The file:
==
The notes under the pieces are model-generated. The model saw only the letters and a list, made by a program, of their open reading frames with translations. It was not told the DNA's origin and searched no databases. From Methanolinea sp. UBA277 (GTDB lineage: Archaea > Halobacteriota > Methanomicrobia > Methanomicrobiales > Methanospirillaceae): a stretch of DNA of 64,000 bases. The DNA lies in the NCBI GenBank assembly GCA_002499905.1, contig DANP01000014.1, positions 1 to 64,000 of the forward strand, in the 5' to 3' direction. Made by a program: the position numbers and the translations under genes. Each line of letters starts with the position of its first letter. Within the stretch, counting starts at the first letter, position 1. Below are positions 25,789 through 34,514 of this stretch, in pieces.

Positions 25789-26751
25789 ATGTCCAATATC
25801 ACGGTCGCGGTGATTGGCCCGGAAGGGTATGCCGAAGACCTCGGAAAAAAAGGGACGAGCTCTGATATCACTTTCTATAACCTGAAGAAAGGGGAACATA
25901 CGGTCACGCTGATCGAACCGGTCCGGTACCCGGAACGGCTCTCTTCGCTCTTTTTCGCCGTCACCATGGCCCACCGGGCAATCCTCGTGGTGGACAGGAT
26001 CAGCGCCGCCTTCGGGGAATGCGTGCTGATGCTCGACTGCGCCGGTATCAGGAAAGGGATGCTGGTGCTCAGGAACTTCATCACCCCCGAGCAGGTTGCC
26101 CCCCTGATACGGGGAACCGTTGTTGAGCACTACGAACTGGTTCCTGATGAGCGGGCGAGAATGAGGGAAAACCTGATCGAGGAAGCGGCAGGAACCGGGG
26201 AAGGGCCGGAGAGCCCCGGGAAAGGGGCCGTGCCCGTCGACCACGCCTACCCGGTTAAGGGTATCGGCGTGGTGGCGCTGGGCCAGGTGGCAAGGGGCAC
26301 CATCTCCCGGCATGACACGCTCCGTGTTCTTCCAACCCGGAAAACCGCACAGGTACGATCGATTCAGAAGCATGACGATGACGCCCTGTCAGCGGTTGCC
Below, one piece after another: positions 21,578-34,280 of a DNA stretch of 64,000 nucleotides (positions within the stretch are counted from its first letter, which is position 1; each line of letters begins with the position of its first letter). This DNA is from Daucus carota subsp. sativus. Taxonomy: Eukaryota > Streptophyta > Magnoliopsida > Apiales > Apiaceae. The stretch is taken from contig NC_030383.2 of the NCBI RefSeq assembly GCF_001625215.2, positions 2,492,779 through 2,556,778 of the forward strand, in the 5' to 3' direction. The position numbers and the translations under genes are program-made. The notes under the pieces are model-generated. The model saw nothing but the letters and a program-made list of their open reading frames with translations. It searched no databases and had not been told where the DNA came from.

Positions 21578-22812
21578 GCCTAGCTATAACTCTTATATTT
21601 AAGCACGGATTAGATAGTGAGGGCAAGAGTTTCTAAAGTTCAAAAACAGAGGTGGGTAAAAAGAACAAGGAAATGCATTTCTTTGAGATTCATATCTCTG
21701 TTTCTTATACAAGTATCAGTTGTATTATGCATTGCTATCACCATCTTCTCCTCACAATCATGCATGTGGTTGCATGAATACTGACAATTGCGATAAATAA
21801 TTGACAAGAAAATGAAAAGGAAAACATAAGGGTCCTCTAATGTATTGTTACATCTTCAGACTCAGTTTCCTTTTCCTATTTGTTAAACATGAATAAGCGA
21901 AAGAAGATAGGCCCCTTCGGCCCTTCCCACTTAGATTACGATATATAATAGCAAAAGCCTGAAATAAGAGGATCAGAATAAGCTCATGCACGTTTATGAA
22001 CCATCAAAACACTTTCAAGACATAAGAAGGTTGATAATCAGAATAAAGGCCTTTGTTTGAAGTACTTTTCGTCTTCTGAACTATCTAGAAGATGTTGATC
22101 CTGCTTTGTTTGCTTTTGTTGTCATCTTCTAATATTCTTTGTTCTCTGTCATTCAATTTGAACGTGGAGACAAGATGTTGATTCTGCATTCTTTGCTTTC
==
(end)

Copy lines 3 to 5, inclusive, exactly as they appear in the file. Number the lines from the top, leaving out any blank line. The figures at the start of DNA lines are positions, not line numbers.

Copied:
25789 ATGTCCAATATC
25801 ACGGTCGCGGTGATTGGCCCGGAAGGGTATGCCGAAGACCTCGGAAAAAAAGGGACGAGCTCTGATATCACTTTCTATAACCTGAAGAAAGGGGAACATA
25901 CGGTCACGCTGATCGAACCGGTCCGGTACCCGGAACGGCTCTCTTCGCTCTTTTTCGCCGTCACCATGGCCCACCGGGCAATCCTCGTGGTGGACAGGAT